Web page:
Sunday, November 30, 2008

The Stained Glass Project: St. Hedwig and St. Edward

This is part of an ongoing series called The Stained Glass Project, in which I am attempting to photographically preserve the stained glass windows of my parish church, Our Lady of Czestochowa (St. Mary's) in Nanticoke, Pennsylvania.

The third portrait window from the back of the South wall of St. Mary's church in Nanticoke, PA features portraits of Saint Hedwig and Saint Edward. Both stand against the "cathedral" backdrop, discussed previously.

Saint Hedwig has a long and complicated biography, and it would be tedious to try to relate it here. So I direct you to these online sources of information:

Nothing in my admittedly cursory reading of these biographies really explains the one thing that since childhood has stuck in my memory about this portrait:

What is that object?

To a kid, certain things about this images stuck out: Monsters. Weapons. Toys. Saint Hedwig holds what I always thought of as a toy schoolhouse, maybe even a toy church. Why? As I began my research I assumed that she was responsible for the founding of schools or construction of churches. But I am not seeing that. Instead it seems that she was heavily involved in the founding of monasteries. Is this object meant to represent a monastery?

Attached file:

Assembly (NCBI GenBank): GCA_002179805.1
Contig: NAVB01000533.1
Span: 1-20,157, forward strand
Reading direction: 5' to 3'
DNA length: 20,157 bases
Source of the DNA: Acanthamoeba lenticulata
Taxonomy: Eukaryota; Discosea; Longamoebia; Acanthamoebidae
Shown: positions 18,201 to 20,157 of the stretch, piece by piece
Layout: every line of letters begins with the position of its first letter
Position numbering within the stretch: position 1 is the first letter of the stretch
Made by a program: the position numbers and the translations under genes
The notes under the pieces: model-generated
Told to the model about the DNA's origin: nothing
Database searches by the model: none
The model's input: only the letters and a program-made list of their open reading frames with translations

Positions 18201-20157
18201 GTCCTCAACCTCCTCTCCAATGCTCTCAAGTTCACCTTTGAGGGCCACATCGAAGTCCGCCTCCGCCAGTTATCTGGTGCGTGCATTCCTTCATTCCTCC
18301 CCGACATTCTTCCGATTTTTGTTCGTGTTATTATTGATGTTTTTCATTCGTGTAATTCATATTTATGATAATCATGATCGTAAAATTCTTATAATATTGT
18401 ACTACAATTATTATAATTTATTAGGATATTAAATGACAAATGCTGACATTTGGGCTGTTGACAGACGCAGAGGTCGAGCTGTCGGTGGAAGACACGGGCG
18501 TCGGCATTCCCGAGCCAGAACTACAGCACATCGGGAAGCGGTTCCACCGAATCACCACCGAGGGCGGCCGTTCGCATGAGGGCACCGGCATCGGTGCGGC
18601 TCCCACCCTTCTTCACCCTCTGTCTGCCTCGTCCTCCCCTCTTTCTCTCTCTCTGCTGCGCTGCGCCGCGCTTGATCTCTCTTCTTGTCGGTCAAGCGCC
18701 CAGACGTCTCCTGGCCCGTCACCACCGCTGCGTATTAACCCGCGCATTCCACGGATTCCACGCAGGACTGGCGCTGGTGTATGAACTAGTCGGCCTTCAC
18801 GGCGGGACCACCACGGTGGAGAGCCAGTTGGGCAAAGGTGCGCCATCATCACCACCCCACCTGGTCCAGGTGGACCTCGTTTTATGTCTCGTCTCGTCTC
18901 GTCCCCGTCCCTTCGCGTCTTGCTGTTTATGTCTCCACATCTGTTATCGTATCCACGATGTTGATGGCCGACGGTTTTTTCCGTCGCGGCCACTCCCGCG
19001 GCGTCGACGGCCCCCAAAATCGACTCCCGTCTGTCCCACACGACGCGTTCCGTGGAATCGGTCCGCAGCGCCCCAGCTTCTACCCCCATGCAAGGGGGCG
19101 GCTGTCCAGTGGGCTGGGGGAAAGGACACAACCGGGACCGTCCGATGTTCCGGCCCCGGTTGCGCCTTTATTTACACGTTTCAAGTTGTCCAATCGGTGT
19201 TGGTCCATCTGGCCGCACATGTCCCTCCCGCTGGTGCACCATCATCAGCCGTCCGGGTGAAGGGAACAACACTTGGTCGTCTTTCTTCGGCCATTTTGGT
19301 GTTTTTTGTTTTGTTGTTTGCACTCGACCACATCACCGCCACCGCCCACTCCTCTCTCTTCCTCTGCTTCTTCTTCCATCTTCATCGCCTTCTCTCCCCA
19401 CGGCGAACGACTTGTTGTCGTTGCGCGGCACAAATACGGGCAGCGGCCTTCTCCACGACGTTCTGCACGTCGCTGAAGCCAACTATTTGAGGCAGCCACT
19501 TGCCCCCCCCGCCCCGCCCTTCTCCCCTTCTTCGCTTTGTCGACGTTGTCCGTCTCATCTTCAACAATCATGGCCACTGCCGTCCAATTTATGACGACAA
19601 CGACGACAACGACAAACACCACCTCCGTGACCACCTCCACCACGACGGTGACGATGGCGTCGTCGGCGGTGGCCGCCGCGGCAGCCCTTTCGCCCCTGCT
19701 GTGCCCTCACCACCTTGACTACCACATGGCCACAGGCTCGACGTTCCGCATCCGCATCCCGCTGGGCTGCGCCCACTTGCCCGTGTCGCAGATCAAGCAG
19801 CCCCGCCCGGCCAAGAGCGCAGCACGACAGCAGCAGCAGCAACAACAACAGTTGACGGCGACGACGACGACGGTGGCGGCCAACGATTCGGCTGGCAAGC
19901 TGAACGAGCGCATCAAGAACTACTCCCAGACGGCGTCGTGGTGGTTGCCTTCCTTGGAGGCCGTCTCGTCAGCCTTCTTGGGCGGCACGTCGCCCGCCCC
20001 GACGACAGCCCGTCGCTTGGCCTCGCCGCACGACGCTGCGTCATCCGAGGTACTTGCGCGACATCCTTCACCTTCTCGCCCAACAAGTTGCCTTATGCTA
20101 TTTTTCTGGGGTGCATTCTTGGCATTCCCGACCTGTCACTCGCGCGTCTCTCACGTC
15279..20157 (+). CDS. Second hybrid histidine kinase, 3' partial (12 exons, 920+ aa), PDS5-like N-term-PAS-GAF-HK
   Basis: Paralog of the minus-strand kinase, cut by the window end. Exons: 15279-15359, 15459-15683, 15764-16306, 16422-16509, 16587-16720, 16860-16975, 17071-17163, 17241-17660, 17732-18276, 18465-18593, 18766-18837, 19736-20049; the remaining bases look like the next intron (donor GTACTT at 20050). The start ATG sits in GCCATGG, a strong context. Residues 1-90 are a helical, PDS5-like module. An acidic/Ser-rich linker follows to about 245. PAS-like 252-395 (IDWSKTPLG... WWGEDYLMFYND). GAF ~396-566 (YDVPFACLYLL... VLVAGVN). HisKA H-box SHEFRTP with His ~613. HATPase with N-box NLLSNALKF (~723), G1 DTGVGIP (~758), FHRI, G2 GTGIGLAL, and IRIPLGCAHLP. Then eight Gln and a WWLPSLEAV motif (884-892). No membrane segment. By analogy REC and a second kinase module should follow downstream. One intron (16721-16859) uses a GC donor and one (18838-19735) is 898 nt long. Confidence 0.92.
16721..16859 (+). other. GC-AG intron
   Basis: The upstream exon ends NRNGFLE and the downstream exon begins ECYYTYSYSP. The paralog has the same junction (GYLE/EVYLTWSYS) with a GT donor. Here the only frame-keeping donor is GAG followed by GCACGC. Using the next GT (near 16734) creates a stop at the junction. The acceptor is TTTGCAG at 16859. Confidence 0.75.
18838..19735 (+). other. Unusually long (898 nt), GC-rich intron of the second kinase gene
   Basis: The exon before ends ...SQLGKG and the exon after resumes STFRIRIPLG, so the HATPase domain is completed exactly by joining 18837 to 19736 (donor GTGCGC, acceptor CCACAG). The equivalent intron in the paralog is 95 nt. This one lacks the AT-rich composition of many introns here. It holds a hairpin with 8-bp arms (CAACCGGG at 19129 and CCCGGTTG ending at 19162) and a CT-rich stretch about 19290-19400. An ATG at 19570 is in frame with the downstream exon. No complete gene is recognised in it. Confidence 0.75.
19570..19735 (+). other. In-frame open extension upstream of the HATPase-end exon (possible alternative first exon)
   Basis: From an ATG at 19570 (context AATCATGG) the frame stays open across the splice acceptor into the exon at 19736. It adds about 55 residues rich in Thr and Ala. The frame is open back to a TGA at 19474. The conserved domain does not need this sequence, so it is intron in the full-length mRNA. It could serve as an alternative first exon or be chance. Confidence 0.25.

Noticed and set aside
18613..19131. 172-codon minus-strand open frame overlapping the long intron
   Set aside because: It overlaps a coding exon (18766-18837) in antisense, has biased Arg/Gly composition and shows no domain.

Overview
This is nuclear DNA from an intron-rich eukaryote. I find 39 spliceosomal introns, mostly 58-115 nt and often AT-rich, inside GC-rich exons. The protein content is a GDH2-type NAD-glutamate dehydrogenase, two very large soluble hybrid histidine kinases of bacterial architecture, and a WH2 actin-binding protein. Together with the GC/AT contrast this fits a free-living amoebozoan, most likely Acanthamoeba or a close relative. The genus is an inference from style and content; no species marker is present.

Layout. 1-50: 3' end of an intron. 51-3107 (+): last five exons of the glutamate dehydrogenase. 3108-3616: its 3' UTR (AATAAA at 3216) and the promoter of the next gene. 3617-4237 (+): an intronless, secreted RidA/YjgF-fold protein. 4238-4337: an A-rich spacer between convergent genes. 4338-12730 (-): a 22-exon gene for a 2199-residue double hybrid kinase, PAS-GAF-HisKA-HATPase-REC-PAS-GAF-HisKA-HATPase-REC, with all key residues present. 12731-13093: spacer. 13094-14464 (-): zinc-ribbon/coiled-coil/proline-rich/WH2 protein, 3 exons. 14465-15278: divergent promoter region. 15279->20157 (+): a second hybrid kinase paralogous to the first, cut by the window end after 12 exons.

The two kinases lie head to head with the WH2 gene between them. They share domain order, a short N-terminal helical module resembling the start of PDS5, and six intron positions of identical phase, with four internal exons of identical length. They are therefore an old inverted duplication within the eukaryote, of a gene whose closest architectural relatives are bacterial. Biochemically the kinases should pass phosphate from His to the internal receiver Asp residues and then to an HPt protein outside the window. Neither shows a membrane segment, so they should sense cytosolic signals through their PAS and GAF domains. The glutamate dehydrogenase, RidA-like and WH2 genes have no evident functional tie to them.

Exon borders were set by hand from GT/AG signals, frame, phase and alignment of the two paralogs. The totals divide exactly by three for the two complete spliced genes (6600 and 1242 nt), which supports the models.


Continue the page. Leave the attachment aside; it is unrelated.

And what did she do to earn a crown? Certain portraits show saints wearing crowns, while others do not. Is there a code here, like the alleged code involving the number of horse's legs that are raised in a statue? Or could this simply be in recognition of her status as a Duchess of Silesia?

The second portrait seems a little more straightforward: St. Edward the Confessor was a king of England, renowned (if the stories are to be believed) for his healing touch. Unfortunately, he was also uncle to St. Edward the Martyr, who was also king of England. Which one is this? I have no idea. The youthful appearance could mark him as the latter, who was only sixteen or seventeen when he died. The spear could be a clue - Edward the Martyr died, according to one account, due to injuries received in a stabbing by an assassin while he was visiting his wicked stepmother during a hunt. Have a look at this source material and see if you can figure it out:

The lines across St. Edward's body and the dark blotch on his head are not cracks, but are the chain once used for opening and closing the vented window above the portrait.

The upper round window is the one I have dubbed the "Temple." The calligraphy on the scroll at the bottom is not readable in this image.

The person who presented both of these windows has a name immediately familiar to the people of Nanticoke: K.M. Smith, the namesake of the K.M. Smith Elementary School. Unfortunately, almost all references to "K.M. Smith" that I can find online refer to this school, not to the person. I may need to go to the Nanticoke Historical Society for more information.

1 comment:

The turtle who burped said...

Hedwig is often depicted holding a church because she built several of them in her lifetime. She often wears a crown because she was the Duchess of Silesia, and also a claimant to the Polish throne. She is sometimes shown merely holding the crown, because she set aside the life of the nobility for the simpler life of a nun.